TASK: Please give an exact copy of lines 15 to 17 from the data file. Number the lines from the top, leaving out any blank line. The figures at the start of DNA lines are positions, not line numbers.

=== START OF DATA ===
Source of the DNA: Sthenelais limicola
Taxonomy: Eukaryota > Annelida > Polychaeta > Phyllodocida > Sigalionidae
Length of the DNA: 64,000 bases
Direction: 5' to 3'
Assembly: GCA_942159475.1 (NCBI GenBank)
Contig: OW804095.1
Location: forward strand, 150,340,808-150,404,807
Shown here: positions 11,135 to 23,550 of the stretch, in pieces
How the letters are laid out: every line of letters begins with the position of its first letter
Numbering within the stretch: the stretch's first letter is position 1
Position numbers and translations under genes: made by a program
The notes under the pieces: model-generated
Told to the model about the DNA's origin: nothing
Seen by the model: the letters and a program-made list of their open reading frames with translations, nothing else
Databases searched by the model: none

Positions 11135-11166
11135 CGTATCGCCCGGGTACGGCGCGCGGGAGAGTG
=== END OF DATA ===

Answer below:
Databases searched by the model: none

Positions 11135-11166
11135 CGTATCGCCCGGGTACGGCGCGCGGGAGAGTG